27 Mar 2017

Chch residents wearing mask to combat dangerous quarry dust

10:11 pm on 27 March 2017

Families living next to a gravel quarry on the outskirts of Christchurch have to wear masks when they go outside because of toxic dust coming from it.

The massive quarry, on the western edge of the city, is providing gravel for the quake rebuild.

Testing has shown the dust from the Winstone Aggregates quarry on Old West Coast Road in Yaldhurst contains dangerous levels of crystalline silica.

The medical officer of health has advised the seven nearby households to wear masks.

The quarry was not a problem for residents until the demands of the rebuild led to it being expanded, and the number of truck movements increased dramatically.

Now their homes and yards are covered in dust which is at its worst on hot windy days.

Dennis Thomson said the tests they had carried out showed the dust was a long-term health risk.

"I was perturbed that this was a reason for why I have a respiratory problem that when I work outside cutting lawns, cutting hedges, I run out of breath and I feel totally lethargic. It astonishes me that there is so much of this material inside the house as well."

Things were so bad that his doctor was recommending he sold up and move away from the home he had lived in for 30 years, he said.

"He's told me something that I didn't want to know - that you've only got 10 years of good life ahead of you, why are you spending it here. As a New Zealander I'm just totally astonished that those who're supposed to look after us are doing absolutely nothing."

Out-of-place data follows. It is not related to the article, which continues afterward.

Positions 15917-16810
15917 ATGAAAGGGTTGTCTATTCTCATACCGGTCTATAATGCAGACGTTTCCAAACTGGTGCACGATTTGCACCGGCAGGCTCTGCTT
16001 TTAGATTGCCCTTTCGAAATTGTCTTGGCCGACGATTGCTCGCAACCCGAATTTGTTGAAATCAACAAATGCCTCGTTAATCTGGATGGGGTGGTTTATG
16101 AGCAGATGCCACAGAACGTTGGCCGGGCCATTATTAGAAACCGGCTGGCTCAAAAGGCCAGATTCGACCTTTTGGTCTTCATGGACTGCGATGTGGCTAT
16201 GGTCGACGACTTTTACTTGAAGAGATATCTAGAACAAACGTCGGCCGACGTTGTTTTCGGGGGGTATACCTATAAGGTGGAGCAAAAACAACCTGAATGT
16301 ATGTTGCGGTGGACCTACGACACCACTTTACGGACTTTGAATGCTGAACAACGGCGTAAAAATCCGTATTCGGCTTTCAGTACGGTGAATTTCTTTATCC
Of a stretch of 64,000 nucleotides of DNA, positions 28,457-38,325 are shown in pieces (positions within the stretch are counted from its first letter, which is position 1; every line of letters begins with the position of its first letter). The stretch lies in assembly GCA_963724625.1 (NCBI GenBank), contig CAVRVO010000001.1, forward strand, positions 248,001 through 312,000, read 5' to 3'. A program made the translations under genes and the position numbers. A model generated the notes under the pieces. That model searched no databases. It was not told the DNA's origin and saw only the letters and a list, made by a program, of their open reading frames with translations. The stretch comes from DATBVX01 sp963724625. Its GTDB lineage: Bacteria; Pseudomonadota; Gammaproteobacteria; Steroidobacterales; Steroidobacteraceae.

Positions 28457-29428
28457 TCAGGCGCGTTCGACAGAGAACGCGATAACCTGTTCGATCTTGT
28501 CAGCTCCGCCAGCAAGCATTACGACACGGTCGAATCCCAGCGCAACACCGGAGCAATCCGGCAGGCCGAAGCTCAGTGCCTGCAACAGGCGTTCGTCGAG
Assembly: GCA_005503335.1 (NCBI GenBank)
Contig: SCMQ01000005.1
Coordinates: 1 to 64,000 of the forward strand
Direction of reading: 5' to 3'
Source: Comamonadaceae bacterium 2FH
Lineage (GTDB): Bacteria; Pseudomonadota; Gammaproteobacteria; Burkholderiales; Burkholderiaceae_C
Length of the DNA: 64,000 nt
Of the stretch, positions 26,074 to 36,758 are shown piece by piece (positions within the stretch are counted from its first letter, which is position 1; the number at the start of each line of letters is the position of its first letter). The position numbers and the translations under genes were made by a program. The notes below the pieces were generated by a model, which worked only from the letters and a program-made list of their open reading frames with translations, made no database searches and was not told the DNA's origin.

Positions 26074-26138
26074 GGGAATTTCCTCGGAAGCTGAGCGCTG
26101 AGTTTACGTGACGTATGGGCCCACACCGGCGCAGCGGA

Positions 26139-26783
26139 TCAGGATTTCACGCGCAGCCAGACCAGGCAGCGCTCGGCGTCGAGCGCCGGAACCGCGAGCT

The quarry was allowed to expand after applying to the regional council, Environment Canterbury (ECan), for permission.

Yaldhurst Quarry truck

The massive quarry, on the western edge of the city, is providing gravel for the quake rebuild. Photo: RNZ / Conan Young

Another resident, Anna Youngman, said it was not acceptable for them to have to wear masks when they went outside.

"My other neighbour spoke to ECan and said, well, you supply the masks and she received an email back to say that's not possible, we can't pay for your masks. I mean ECan don't want to even get involved now."

A promise by ECan to step up its testing of dust levels was too little too late, she said.

"I've phoned the pollution hotline numerous times and been told to go inside, close the doors and ring the health department. I mean it's absolutely incredible, it wouldn't happen anywhere else. There's no accountability. If these people can't do heir jobs, [they should] resign."

Dr Kelvin Duncan said residents were being exposed to an unacceptable level of crystalline silica.

Dr Kelvin Duncan said residents were being exposed to unacceptable risk. Photo: RNZ / Conan Young

An environmental scientist helping the residents pro bono, Dr Kelvin Duncan, said samples taken around their properties showed the level of crystalline silica was up to 20 times higher than the allowable limit.

"I was horrified. I mean the location of the quarry is wrong, it should not be on the edge of a major road and butting up against residential properties."

The residents were being exposed to an unacceptable level of risk, he said.

"You do see the dust of course, but the important stuff is the invisible dust, that's the stuff that causes damage, it's the one that causes cancer, it's the one that causes silicosis. And you can't see that unless you use specialised equipment to take samples."

Nobody from the quarry operator, Winstone, was available to be interviewed.

In a statement, it said it was considering improving dust management by changing truck movements, further sealing internal roading, and further enclosing its onsite processing plant.

It added it was not in breach of its resource consent.

In another statement, the regional council, ECan, said it was upping the number of tests it did at the quarry to two to three times a day.